What to Watch: "Bottoms"

For when you're in the mood for a good, dumb, smart lesbian fight club flick.

What to Watch: "Bottoms"
l. to r. Rachel Sennott, Havana Rose Liu, and Ayo Edebiri

When I was a post-collegiate lad in 1980s New York, my first real job – the kind my mother could tell her friends about – was in audience research and programming at HBO/Cinemax, where I put in five years as a “film evaluator.” That title translated to “in-house movie critic,” more or less; I and five other hardy souls would watch all the new-release movies and the many older movies submitted to the acquisitions department and write up two-page reports recommending whether the films in question should be bought for the services, how they might be scheduled and promoted, etc. There was a guy who dealt with the classics libraries, a woman who mostly handled documentaries, and because I was the new kid, I got handed a lot of the straight genre stuff: B-action bone-crunchers, hot rod flicks, and what were known in-house by the rubric “stu-coms,” short for “stupid comedies.” (Also: I was in charge of choosing the softcore movies aired under the late-night “Friday After Dark” umbrella. Yes, I was the Skinemax guy. Subject for a future column.)

Before Judd Apatow took them mainstream in the new century, stu-coms were at their cultural peak in the 1980s. A defiantly moronic subgenre arguably kicked off by “National Lampoon’s Animal House,” most of them took place in high school among gaggles of sex-obsessed adolescents. “Porky’s” was the real starting gun, “Risky Business,” “Heathers,” and “Fast Times at Ridgemont High” were probably the best of the bunch, and then there were the rest: “Screwballs,” and “Loose Screws,” “My Tutor” and “My Chauffeur,” “Losin’ It” and “Getting It On” and “Goin’ All the Way.” They featured a lot of up-and-coming young actors and actresses, had no redeeming social or artistic value whatsoever, and racked up huge Nielsen numbers whenever they were scheduled on pay cable. I became something of a connoisseur as both a requirement of my job and, after a while, an expert. and enthusiast.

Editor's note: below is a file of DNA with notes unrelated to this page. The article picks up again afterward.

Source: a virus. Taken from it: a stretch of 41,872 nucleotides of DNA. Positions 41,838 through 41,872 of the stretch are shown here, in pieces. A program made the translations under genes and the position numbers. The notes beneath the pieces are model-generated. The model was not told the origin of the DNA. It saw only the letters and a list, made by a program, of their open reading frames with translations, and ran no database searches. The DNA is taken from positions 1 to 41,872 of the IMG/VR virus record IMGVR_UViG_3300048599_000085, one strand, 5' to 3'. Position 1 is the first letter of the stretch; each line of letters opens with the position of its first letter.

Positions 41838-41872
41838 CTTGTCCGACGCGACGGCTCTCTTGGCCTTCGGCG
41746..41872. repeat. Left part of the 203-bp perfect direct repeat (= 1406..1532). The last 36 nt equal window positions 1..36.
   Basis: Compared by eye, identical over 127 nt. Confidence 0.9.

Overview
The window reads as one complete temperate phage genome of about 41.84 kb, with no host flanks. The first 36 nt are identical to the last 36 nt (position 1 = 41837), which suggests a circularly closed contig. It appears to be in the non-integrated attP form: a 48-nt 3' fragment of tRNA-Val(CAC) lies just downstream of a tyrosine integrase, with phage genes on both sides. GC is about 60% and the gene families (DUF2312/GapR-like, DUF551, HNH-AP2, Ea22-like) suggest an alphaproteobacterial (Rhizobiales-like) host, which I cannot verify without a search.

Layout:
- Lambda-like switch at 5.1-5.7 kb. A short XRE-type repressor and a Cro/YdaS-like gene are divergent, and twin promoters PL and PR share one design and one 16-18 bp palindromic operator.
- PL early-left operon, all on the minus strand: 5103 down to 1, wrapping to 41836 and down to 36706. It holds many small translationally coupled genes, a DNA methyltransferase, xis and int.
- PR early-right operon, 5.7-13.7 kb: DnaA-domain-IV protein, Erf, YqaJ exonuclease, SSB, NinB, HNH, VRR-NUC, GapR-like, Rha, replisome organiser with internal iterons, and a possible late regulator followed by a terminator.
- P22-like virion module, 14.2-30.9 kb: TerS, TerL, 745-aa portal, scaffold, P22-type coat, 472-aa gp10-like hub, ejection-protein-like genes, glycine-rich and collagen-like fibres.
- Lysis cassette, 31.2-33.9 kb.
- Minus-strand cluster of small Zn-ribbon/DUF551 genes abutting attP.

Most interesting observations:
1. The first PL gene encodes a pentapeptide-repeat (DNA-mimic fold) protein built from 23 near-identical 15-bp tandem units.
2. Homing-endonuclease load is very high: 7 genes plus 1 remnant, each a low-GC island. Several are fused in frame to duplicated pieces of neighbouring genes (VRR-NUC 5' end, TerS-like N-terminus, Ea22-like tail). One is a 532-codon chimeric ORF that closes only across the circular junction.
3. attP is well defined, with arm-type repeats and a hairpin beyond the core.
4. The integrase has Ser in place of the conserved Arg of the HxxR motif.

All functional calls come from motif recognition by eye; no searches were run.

All of which is a roundabout way of saying Emma Seligman’s “Bottoms,” now playing in theaters, proudly waves the tattered standard of the classic 1980s stu-com while updating it for a rainbow-friendly new millennium. It is vulgar. It is violent. It is booty obsessed. It is willfully cartoonish and bears little resemblance to anything connected to reality.

I kind of loved it. It’s a movie that my head gives ⭐ ⭐ and my heart gives ⭐ ⭐ ⭐ 1/2.

Seligman directed “Shiva Baby” in 2020, a film that looks like “Citizen Kane” in comparison to “Bottoms.” That movie’s star, Rachel Sennott, co-wrote the new film’s script with Seligman and plays P.J., the louder and more obnoxious half of the central buddy duo. (Is the character’s name a shout-out to the great ‘80’s stu-com actress P.J. Soles? I sure hope so.) Playing her shyer, more awkward friend Josie is Ayo Edebiri, one of the many treasures unearthed by the Hulu series “The Bear.” Sennott and Edebiri have apparently been real-life pals since college and carom off each other with the rude familiarity of friends who’ve seen each other drunk more than once. They’re hardly believable as high school seniors, but who cares?